At Rutgers, student government votes to add black, Latino, Asian & drag mascots

by Vanessa Garcia Rodriguez, |
Student's pose with the Rutgers' Scarlet Night. | Rutgers University Facebook

NEW BRUNSWICK, N.J. (Christian Examiner) -- Black, Hispanic, Asian and drag outfits could soon hang in the closet along the traditional Rutgers University Scarlet Knight costume. 

The "Queer Caucus" is one represenative group named by the university's student government in a resolution to produce multiple mascots including black, Latino, Asian and "third-gender" figures in order to " better represent" the diversity of the current student population.

Emmet Brennan, a freshmen student assembly parliamentarian who spearheaded the multiple mascot bill, told The Daily Targum he believes the current 1955 version of the mascot required an update from the pale-skinned and blue-eyed knight.

"Our mascot does not represent how diverse we are as a school," Brennan said he concluded after watching the bushy browed, high cheecked, helmeted figured -- with an exaggerated, comic smile -- cavort around the field at a football game early last fall. 

After researching the ethnicities and gender-identities of Rutgers' students, Brennan co-drafted a bill the that leaves it up to various student organizations to decide the physical appearance of additional mascots.

"We would really leave it up to the different student organizations ... and basically the student body as a whole to determine how many knights they'd like and what these knights would represent," Brennan said.

Due to alumni outrage over changes to the school's 140-year old alma mater to include gender-neutral lyrics in 2013, Brennan's bill intentionally kept the original mascot and simply added ethnically-divers alternatives.

"It's not really about taking away from the current mascot we have, but really celebrating that diversity and involving the student body in our mascot," Brennan said. "This bill is about representing how diverse Rutgers is, and that we should take pride in that we're one of the most diverse schools in the nation," Brennan said.

One business major at Rutgers, Sneha Lakhani, told the student paper she believes Rutgers shows diversity in other ways.

"I feel like it's a bit far-fetched, but I appreciate the idea of accepting more," she said. "But I don't feel like (diversity) has to be shown in that manner as well because Rutgers does a good job showing it in every other way."

The bill later passed with support from most of the student assembly's leaders, TDT reported. The Rutger's student assembly is composed of about 50 students, although the number of those voting was not disclosed in the student report, nor the actual vote.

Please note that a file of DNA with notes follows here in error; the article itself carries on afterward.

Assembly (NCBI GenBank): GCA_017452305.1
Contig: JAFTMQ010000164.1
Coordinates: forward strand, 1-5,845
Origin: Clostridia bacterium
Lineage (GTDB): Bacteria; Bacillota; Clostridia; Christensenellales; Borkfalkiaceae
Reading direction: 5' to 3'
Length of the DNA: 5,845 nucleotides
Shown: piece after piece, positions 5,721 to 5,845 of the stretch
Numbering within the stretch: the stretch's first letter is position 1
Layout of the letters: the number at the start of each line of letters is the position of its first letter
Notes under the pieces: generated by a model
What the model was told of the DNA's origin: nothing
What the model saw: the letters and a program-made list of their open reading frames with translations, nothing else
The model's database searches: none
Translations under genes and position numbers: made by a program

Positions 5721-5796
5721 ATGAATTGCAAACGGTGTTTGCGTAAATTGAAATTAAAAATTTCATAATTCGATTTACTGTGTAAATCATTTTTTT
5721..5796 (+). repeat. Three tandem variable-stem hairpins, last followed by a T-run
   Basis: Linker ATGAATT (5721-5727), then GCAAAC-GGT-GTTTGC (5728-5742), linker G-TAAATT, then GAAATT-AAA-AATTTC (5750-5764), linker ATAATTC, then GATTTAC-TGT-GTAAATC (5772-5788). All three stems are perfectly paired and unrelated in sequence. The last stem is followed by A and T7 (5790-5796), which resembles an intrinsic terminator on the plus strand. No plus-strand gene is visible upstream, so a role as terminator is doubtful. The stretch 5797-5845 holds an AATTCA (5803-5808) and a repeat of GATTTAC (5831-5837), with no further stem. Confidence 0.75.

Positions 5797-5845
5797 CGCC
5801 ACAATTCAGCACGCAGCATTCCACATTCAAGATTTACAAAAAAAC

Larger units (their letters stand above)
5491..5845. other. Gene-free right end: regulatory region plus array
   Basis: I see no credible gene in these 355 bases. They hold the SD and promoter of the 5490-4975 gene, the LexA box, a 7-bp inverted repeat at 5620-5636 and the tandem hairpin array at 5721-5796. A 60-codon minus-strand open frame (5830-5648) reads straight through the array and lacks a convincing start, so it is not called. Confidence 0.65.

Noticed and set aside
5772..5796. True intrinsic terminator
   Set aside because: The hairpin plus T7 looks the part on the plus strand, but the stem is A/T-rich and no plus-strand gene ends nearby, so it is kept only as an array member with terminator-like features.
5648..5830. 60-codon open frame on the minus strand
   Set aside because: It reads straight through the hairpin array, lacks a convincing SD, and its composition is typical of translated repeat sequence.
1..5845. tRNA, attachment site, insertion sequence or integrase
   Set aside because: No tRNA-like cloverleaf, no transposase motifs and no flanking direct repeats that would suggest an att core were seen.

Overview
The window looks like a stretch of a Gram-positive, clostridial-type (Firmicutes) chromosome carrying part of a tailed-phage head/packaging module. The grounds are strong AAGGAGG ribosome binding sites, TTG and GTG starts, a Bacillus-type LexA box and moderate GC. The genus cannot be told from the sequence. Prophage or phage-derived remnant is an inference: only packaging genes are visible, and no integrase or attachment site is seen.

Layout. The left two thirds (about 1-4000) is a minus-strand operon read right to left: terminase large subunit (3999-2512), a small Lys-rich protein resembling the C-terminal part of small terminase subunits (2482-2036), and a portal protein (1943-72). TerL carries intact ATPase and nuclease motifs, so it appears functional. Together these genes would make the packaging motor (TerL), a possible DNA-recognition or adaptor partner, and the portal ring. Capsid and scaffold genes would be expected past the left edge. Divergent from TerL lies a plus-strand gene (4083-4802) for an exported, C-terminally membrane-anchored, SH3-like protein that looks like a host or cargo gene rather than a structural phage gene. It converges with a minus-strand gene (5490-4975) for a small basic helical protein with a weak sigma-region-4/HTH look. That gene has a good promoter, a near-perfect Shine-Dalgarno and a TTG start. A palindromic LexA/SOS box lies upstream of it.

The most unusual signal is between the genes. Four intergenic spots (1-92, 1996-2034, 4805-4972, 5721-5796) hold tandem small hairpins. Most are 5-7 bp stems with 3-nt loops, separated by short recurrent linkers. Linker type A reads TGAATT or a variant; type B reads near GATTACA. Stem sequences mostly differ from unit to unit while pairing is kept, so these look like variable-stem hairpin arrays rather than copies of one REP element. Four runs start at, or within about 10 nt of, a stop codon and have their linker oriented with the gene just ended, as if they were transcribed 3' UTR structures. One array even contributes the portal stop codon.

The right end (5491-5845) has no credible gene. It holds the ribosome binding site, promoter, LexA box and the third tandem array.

Despite what he indicated was widespread support from the student assembly, Brennan said following publicity of the plan, that despite facing pushback from alumni and some students, he desires to gain support from school administrators in order to solicit funds from university or alumni funding.

One student has suggested the mascot, which does not belong to the school, but was created to further enhance the efforts of its sports teams, has been politicized in order to serve an agenda -- and has created a petition to stop the cause.

Daniel Baran a Rutgers' junior, started a petition to stop the move by the student assembly and in one day got nearly 1,000 signatures.

"A mascot is created solely to be the 'spokesman' for our sports team and in no way is meant to represent the school as a whole," Baran wrote in his petition. "Furthermore, the addition of multiple mascots will by no means create a greater understanding of Rutgers diversity or complete any social agendas."

Baran went on to suggest that creating a closet of costumes would be an expensive venture at what he said is about $10,000 per costume and time, energy, and resources could be better used to address more pressing needs at Rutgers, such as improvements to the bus system to handle a burgeoning student population.

The problem with mulitple mascots, he suggested, could confuse the university's image -- and raise an issue over air time in advertising and during university events. 

However, some reports claim that even if the school or alumni object to having multiple mascots, the student government could move forward regardless of administration approval if they could secure alternative funding for the mascot costumes.